The city of Albany weathered the 2008 recession largely because it had substantial reserves, and now, with another recession possibly looming, it's time to hunker down, City Manager Peter Troedsson says.
During a two-hour presentation Tuesday night to the city's Budget Commission, Troedsson walked the committee through the city’s proposed budget for the two-year cycle beginning July 1. This is the first time the city has produced a budget for the biennium.
The proposed budget, which totals $345 million in all funds and about $86 million in the general fund, includes cuts to emergency services, the library and employee health insurance, as well as the closure of Maple Lawn preschool. Costs are outpacing revenue, Troedsson said, and the proposed budget is the result of months of staff work to find areas to cut.
“A recurring theme throughout this budget is the effort to try to avoid layoffs,” he said.
A part of that was addressing the reality of an increase in Public Employee Retirement System costs.
"They're up to about 33% of our wages and salaries costs. They were about 27%, so there was a 6% increase," said Finance Director Jeanna Yeager. The cost of providing health insurance to city employees is going up 17.8%.
The cost of providing insurance to firefighters, however, is only going up 4%, and that, combined with other cost savings, has reduced potential cuts to the Fire Department.
During an earlier meeting of the Budget Commission, Troedsson outlined Fire Department cuts that included the elimination of the department's technical rescue team that specializes in unique rescue operations, laying off six firefighters and freezing two other positions. On Tuesday night, he said the savings in health insurance costs would amount to $400,000 and that a change in payroll software saved an additional $75,000.
“These changes resulted in reducing the potential department layoffs from eight down to four,” Troedsson said.
Troedsson told the commission that he would begin making the case for additional revenue at Wednesday's meeting of the Albany City Council.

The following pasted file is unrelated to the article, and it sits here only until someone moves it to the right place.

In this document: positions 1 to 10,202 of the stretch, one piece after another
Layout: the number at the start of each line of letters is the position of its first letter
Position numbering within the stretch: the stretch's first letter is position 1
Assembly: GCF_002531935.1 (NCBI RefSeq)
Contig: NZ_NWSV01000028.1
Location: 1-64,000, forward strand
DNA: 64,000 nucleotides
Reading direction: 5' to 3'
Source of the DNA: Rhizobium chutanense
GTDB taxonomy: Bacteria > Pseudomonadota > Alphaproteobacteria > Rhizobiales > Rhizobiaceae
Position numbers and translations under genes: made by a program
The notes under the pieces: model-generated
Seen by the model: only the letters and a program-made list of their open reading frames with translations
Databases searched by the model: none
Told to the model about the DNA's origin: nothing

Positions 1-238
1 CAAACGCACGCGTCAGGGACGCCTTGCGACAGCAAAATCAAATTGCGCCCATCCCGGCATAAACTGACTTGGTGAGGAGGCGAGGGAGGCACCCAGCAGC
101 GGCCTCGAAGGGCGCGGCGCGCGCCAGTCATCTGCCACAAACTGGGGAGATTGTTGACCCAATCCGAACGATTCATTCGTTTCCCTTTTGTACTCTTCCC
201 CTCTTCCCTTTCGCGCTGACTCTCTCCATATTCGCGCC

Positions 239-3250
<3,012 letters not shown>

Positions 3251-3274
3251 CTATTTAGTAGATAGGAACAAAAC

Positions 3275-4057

“We’ll propose fee and rate increases that would provide some additional funding,” Troedsson said. “Increases to ambulance service and fire and life safety fees would bring in an estimated $880,000 of new revenue over the biennium. These revenues would go to the general fund, and if council elects to approve the increases, we will use them to avoid layoffs.”
Troedsson said avoiding layoffs was particularly crucial in public safety and emergency services, citing an increase in the city’s population and the subsequent jump in calls for service. The Fire Department already has responded to nearly 10,000 calls this year.
“We have concerns about our ability to respond to all calls,” he said, noting cuts to the Albany Police Department as well.
In year one of the budget, the Police Department will freeze one police lieutenant position and three officer positions either through leaving unfilled positions empty or planned retirement. In year two, an additional lieutenant position and two officer positions will be frozen, bringing the number of sworn officers to a 15-year low of 58. The street crimes and traffic units will also be disbanded.
“The department is fortunate to be able to avoid layoffs,” Troedsson said. “However, it’s important to recognize the impact of freezing these positions.” He said vehicle collisions had decreased with the help of a dedicated traffic officer and the street crimes unit focused its efforts on reducing the number of drug and property crimes.
“Reducing the number of police officers will potentially have several effects,” Troedsson said. “Fewer police officers will restrict our ability to be proactive. There is a potential that response times may increase and there will be less flexibility for officers to take personal leave.”
Troedsson said it was also important to remember that once police officers are cut, it can be difficult to increase sworn officers again due to the year-long training officers must complete before being able to work alone.
Residents wanting to speak before the commission waited two hours to offer comments on the budget's proposal to close the Maple Lawn preschool. The school is part of the city’s Parks and Recreation Department, which would see a deficit of $1.259 million if it provides current service levels into the next two-year budget cycle.
Troedsson told the commission that the Greater Albany Public Schools had shown interest in saving the school, but it depended on state funding. A nonprofit organization, the Oregon Child Development Coalition, has also contacted the city in regard to Maple Lawn. Troedsson said a representative of the organization expressed an interest in visiting the school in the near future.
The uncertainty, however, had parents speaking out passionately at Tuesday’s meeting, noting that the short notice of the closure left children with few options given enrollment deadlines. Moreover, Maple Lawn is one of the only preschools in the area to serve children with special needs.
The budget commission is set to meet again Thursday, but no spoken public comments will be accepted. Instead, written comments can be emailed to firstname.lastname@example.org.
Residents can view the hearings live on the Albany Public Access channel on Comcast Channel 28 in Linn County and Channel 23 in Benton County.